Bullying in the workplace

Part one: Businesses need to take a firm stand on bullying. Knowing it when they see it is the first step

Published:  19 October, 2017

Harassment and bullying remain significant workplace issues despite growing awareness. The Acas Workplace Trends 2016 report said anti-bullying policies had been widely adopted in Britain but were not adequately dealing with this behaviour: “last year over 20,000 calls were taken by the Acas helpline on bullying and harassment with some people reporting truly horrifying incidents including humiliation, ostracism, verbal and physical abuse.”

Typical behaviours
According to the Chartered Institute of Personnel and Development (CIPD), many typical harassment and bullying behaviours can manifest in the workplace, from unwanted remarks and physical contact to shouting and persistent unwarranted criticism.

Research shows employees affected are more likely to be depressed and anxious, less satisfied with their work, have a low opinion of their managers, and want to leave the organisation. The CIPD says “organisations should treat any form of harassment or bullying seriously not just because of the legal implications and because it can lead to under-performance, but also because people have the right to be treated with dignity and respect at work.”

An organisation’s public image can be badly damaged when incidents occur, particularly when they attract media attention. This was the situation that Audi Reading unfortunately found themselves in at the end of May 2017 as a coroner examined the suicide of an apprentice mechanic. While the behaviour of some of the staff was found to be unacceptable, the coroner held the dealership free of blame for the death as there were numerous other external influences that led to the suicide. But that finding didn’t stop a torrent of ill-informed abuse being directed at the dealership and staff.

The law
Bullying is not specifically defined in law but Acas gives a definition. It says that “bullying may be characterised as offensive, intimidating, malicious or insulting behaviour, an abuse or misuse of power through means intended to undermine, humiliate, denigrate or injure the recipient.”

Acas goes on to note that bullying is subjective – one person may consider it firm management while another may feel that they’ve been bullied. The CIPD says that the legal position with respect to bullying is complex as “there is no separate piece of legislation which deals with workplace bullying in isolation.” It adds: “Bullying might be part of discriminatory behaviour, or related to a myriad of different legal principles and specific laws.”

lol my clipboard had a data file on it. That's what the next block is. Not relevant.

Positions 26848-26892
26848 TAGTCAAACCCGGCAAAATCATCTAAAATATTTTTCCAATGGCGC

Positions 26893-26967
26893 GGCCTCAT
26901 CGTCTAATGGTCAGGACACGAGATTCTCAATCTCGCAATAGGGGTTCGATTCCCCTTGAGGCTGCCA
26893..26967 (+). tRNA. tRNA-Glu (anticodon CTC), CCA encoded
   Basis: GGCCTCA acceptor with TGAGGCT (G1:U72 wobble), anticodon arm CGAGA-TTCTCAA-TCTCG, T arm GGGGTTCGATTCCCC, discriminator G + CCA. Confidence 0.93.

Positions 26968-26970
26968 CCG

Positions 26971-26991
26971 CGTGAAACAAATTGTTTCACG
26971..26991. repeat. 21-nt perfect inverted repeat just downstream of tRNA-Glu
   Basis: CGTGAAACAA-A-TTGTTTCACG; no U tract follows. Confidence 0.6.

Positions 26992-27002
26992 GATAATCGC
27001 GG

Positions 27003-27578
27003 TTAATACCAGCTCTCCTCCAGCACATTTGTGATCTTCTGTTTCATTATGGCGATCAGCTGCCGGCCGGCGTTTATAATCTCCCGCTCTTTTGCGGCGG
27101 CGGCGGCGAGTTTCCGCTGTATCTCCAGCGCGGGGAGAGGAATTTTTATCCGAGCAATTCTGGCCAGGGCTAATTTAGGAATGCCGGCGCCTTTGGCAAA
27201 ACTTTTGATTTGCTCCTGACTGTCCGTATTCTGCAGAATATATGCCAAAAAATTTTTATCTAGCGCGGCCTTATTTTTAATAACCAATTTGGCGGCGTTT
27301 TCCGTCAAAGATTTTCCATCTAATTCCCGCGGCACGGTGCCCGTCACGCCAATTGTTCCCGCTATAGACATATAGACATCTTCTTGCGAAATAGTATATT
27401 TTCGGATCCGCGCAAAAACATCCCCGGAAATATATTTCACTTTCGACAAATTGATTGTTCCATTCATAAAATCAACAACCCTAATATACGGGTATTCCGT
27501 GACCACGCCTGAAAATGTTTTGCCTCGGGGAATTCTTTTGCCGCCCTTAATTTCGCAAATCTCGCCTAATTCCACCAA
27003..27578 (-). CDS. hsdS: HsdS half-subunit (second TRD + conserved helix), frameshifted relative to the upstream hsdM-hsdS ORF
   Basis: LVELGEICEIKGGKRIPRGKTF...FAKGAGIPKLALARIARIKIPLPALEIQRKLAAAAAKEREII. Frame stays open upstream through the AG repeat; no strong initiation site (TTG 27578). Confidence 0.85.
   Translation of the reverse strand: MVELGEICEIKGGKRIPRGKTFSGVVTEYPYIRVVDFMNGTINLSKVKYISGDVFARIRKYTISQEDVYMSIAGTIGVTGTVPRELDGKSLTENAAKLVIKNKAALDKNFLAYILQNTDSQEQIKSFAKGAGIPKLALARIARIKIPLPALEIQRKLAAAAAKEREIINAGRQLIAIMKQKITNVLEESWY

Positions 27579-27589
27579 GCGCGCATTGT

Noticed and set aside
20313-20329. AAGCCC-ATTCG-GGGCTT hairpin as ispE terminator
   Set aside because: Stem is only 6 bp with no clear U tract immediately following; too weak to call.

The CIPD points out that cyber bullying might catch out employers: “Detrimental texts sent via mobiles or images of work colleagues posted on external websites following work events could amount to bullying. As this would be seen to have its origins in the workplace, the employer could be liable.”

The Equality Act 2010 defines harassment as “unwanted conduct related to a relevant protected characteristic, which has the purpose or effect of violating an individual’s dignity or creating and intimidating, hostile, degrading, humiliating or offensive environment for that individual. Fundamentally,” says the CIPD, “the law protects individuals from harassment while applying for a job, in employment and in some circumstances after the working relationship has ended, for example, in connection with a verbal or written reference. There is also protection for people against harassment on the basis of their membership or non-membership of a trade union.”

Unacceptable behaviours
Acas suggests employers tell staff that the following, as an example, will not be tolerated:

  •  Spreading malicious rumours, or insulting someone verbally or physically ridiculing or demeaning someone, say by picking on them or setting them up to fail
  •  Exclusion or victimisation
  •  Unfair treatment
  •  Overbearing supervision or other misuse of power or position
  •  Unwelcome sexual advances